Featured image credit: Photo by Larisa Birta on Unsplash
Article written by: Mr. Substitute

Headbanging, throwing elbows, usually jumping of some sort–anything to synchronize a pent-up and physical aggression with the music blasting your eardrums to smithereens; these are some of things that “moshing” (to mosh) entail. Which, of course, raises the very soluble yet terribly important question: how does one mosh at a classical concert?

If you think about it, nothing is physically stopping you? You could very easily stand up during Dvořák’s Symphony No. 9 in E minor, Op. 95 “From the New World” (IV. Allegro con fuoco), push the probably confused people around you and shout “Let’s open this pit up!” Nothing is holding you back from slam-dancing to Vivaldi’s Four Seasons: Spring III: Presto. And mere willpower is separating you from dropkicking someone (and then respectfully picking them up) during each cannon blast of Tchaikovsky’s 1812 Overture. In fact, after listening to all of these, I’m wondering why I haven’t myself!

But, you know, I guess we have what’s called “concert etiquette” and the moshing usually saved for a Slipknot (oh God, they’re still around right? I didn’t show how old I was right there?) or an August Burns Red show is generally not accepted at classical music concerts where patrons tend to wear clothing that is not purposely ripped and are expected to remain sitting at all times unless there is an emergency.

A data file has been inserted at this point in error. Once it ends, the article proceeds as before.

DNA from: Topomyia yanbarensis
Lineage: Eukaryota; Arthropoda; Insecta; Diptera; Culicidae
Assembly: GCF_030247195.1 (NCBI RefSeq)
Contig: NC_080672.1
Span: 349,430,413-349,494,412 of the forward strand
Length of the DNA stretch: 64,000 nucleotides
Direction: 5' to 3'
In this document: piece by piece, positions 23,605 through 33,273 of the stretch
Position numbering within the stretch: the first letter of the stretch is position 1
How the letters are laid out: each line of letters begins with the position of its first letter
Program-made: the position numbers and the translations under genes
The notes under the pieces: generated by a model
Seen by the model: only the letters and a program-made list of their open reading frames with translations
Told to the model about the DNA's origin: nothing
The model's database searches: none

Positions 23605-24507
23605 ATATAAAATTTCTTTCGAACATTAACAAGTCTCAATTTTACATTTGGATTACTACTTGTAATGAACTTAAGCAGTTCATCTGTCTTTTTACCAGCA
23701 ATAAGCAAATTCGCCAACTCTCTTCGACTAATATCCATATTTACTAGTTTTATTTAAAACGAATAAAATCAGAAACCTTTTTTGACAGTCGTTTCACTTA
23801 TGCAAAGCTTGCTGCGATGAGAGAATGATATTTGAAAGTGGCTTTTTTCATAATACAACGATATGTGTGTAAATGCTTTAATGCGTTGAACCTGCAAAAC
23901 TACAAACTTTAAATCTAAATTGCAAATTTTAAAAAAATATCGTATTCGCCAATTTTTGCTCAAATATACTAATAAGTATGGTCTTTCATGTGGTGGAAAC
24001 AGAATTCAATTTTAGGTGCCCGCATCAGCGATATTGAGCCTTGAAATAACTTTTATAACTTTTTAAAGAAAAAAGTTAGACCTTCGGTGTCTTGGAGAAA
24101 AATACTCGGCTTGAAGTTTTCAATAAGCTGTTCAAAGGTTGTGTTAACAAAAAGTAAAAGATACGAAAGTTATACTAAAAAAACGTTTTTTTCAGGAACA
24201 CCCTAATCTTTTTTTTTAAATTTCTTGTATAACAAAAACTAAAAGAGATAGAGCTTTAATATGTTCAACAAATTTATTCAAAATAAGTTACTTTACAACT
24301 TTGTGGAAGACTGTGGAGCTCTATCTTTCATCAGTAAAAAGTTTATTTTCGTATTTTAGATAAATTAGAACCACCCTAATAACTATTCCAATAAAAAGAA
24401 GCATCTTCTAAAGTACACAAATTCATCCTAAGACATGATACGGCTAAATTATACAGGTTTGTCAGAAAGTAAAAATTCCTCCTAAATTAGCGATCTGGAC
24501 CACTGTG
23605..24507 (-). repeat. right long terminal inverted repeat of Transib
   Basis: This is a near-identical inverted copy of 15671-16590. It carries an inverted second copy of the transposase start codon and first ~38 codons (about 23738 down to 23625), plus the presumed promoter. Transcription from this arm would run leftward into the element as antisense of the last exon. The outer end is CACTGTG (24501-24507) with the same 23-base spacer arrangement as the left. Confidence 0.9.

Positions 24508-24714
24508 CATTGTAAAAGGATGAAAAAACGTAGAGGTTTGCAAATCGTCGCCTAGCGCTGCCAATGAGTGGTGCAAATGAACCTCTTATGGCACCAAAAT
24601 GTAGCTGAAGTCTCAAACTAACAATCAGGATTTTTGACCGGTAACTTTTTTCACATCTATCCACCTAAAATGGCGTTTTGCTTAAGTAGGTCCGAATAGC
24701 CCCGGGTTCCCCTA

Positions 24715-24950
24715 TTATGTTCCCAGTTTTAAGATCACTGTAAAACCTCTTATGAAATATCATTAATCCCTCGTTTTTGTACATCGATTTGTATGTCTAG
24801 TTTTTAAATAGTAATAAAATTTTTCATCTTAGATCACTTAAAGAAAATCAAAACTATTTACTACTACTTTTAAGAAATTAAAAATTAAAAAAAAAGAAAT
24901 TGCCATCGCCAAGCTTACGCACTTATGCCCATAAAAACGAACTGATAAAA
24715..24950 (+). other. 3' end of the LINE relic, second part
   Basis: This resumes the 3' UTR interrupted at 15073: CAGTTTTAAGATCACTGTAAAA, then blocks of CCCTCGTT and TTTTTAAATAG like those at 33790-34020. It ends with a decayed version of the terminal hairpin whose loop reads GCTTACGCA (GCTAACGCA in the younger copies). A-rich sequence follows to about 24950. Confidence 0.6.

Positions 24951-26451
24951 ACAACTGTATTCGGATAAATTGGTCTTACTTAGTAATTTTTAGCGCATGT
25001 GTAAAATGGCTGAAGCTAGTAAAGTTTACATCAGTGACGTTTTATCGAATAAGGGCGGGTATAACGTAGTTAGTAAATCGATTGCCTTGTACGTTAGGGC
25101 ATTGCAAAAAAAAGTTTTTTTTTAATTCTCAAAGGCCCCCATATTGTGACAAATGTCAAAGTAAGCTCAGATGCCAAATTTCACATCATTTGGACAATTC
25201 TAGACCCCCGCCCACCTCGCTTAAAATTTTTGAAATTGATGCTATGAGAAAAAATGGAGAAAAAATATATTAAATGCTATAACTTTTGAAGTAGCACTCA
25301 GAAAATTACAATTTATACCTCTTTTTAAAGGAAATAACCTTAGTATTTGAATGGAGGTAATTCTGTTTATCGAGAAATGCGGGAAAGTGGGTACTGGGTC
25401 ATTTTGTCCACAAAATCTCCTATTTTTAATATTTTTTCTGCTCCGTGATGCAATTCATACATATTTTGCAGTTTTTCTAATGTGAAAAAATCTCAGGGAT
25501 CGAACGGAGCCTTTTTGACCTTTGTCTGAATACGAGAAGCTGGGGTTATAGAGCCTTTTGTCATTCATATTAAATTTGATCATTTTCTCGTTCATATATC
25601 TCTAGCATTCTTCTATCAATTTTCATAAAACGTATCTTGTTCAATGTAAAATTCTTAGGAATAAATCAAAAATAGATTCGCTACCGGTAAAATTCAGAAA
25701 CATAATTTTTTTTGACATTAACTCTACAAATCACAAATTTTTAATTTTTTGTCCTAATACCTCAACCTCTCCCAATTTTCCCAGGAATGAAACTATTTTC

Fret not, if you’re like me and had that primal urge to throw your body into larger people who probably didn’t put deodorant on that day but are confined to a concert hall with stadium seating, I have just the tips you might need.

First, blend in. I know it might not feel right, but you can wear your Pierce the Veil shirt under a nice shirt and jacket. Wearing a metal-studded vest with patches of obscure Norwegian metalcore bands might arouse suspicion and unfortunately time is not on your side here.

Second, pick a location. Row F seat 14 is not a good place to throw down, trust me. Find a side row, possibly by the entrance, where maximum room is available. (Bonus points: pay off the stewardess that you’ll be moshing next to. Might be a little steep, but it will buy you time before security is called.)

Third, time your mosh. Let’s be realistic, not every song played in a concert is mosh-worthy, even for a heavy metal show. The same goes for most classical pieces: they have their “hype” moments and their not-so “hype” moments. Know when the big finish is and casually make your way to your predesignated spot before it happens, don’t forget to stretch, and when the time comes, let loose!

In all seriousness, if you can and are willing, please support your local symphony, high school music program, or both. The arts are something that is so important to our youth and the idea of cutting funding to these programs is something we can all speak out against.

Enjoy yourself, be safe and as always: Drink lots of water!


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